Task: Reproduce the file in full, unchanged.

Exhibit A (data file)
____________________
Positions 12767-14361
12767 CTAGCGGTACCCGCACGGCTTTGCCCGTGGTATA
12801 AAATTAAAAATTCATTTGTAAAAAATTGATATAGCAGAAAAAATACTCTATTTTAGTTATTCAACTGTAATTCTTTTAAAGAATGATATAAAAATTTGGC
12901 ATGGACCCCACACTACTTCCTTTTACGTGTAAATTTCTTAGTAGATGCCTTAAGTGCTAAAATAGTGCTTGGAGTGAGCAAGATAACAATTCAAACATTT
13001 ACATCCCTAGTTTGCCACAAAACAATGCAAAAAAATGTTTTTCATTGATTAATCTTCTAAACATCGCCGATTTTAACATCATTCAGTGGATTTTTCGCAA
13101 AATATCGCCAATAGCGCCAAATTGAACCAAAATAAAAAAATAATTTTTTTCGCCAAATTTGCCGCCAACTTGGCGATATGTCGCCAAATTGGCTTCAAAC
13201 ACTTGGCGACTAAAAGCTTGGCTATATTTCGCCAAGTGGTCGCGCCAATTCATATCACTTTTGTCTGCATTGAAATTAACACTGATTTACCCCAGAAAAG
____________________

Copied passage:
Positions 12767-14361
12767 CTAGCGGTACCCGCACGGCTTTGCCCGTGGTATA
12801 AAATTAAAAATTCATTTGTAAAAAATTGATATAGCAGAAAAAATACTCTATTTTAGTTATTCAACTGTAATTCTTTTAAAGAATGATATAAAAATTTGGC
12901 ATGGACCCCACACTACTTCCTTTTACGTGTAAATTTCTTAGTAGATGCCTTAAGTGCTAAAATAGTGCTTGGAGTGAGCAAGATAACAATTCAAACATTT
13001 ACATCCCTAGTTTGCCACAAAACAATGCAAAAAAATGTTTTTCATTGATTAATCTTCTAAACATCGCCGATTTTAACATCATTCAGTGGATTTTTCGCAA
13101 AATATCGCCAATAGCGCCAAATTGAACCAAAATAAAAAAATAATTTTTTTCGCCAAATTTGCCGCCAACTTGGCGATATGTCGCCAAATTGGCTTCAAAC
13201 ACTTGGCGACTAAAAGCTTGGCTATATTTCGCCAAGTGGTCGCGCCAATTCATATCACTTTTGTCTGCATTGAAATTAACACTGATTTACCCCAGAAAAG